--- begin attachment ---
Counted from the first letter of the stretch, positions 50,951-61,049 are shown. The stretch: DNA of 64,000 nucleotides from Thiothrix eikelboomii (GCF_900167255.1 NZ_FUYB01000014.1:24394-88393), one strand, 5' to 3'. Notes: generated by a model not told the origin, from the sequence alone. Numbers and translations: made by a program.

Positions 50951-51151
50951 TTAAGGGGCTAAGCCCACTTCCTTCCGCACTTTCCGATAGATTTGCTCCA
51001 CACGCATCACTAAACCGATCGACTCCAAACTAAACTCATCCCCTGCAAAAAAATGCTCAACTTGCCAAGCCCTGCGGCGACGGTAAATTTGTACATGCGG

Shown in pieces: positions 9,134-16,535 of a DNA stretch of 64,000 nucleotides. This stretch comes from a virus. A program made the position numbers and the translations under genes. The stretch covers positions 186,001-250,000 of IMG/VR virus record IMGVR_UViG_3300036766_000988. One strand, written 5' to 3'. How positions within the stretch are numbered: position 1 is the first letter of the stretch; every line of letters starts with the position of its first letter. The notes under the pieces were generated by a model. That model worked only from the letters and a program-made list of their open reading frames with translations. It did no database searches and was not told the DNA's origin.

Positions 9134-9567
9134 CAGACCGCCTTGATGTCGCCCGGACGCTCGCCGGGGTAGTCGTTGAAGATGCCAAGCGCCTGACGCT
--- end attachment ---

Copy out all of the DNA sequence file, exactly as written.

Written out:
Counted from the first letter of the stretch, positions 50,951-61,049 are shown. The stretch: DNA of 64,000 nucleotides from Thiothrix eikelboomii (GCF_900167255.1 NZ_FUYB01000014.1:24394-88393), one strand, 5' to 3'. Notes: generated by a model not told the origin, from the sequence alone. Numbers and translations: made by a program.

Positions 50951-51151
50951 TTAAGGGGCTAAGCCCACTTCCTTCCGCACTTTCCGATAGATTTGCTCCA
51001 CACGCATCACTAAACCGATCGACTCCAAACTAAACTCATCCCCTGCAAAAAAATGCTCAACTTGCCAAGCCCTGCGGCGACGGTAAATTTGTACATGCGG

Shown in pieces: positions 9,134-16,535 of a DNA stretch of 64,000 nucleotides. This stretch comes from a virus. A program made the position numbers and the translations under genes. The stretch covers positions 186,001-250,000 of IMG/VR virus record IMGVR_UViG_3300036766_000988. One strand, written 5' to 3'. How positions within the stretch are numbered: position 1 is the first letter of the stretch; every line of letters starts with the position of its first letter. The notes under the pieces were generated by a model. That model worked only from the letters and a program-made list of their open reading frames with translations. It did no database searches and was not told the DNA's origin.

Positions 9134-9567
9134 CAGACCGCCTTGATGTCGCCCGGACGCTCGCCGGGGTAGTCGTTGAAGATGCCAAGCGCCTGACGCT